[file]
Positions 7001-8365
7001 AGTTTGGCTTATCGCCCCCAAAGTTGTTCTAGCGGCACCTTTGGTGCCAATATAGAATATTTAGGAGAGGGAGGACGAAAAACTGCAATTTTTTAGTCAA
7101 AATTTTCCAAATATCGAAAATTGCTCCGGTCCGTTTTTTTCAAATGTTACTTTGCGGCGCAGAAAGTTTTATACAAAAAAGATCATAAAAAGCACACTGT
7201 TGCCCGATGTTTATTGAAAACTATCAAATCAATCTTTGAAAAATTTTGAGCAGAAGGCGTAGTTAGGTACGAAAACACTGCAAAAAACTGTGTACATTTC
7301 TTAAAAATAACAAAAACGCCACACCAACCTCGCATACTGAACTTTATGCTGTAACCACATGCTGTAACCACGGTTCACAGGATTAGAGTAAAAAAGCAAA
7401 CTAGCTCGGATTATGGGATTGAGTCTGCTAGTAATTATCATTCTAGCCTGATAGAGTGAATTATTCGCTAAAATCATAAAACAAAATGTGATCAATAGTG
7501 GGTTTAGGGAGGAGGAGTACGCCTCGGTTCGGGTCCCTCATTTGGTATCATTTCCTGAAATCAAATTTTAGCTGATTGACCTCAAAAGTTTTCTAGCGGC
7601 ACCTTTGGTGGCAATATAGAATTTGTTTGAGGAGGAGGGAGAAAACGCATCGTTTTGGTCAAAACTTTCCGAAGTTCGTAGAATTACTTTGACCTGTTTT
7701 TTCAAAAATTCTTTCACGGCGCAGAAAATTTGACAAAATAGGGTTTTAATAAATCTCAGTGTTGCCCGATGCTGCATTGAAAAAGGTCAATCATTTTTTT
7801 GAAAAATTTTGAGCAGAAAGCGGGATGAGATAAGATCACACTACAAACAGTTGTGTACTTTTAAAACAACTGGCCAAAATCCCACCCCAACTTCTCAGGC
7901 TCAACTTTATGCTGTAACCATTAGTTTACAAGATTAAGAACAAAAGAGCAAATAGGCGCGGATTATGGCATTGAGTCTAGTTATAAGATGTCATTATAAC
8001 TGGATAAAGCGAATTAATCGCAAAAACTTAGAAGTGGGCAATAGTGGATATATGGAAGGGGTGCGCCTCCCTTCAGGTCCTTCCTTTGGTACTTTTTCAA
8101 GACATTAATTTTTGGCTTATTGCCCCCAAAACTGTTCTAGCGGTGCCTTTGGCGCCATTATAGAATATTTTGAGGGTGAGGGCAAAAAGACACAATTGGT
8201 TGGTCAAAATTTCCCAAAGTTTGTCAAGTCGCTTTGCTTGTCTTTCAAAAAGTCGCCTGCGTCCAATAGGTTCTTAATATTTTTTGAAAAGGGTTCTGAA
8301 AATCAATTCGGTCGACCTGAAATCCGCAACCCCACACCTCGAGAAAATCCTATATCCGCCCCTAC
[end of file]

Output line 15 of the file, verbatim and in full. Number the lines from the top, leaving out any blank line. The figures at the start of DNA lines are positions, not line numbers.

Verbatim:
8301 AATCAATTCGGTCGACCTGAAATCCGCAACCCCACACCTCGAGAAAATCCTATATCCGCCCCTAC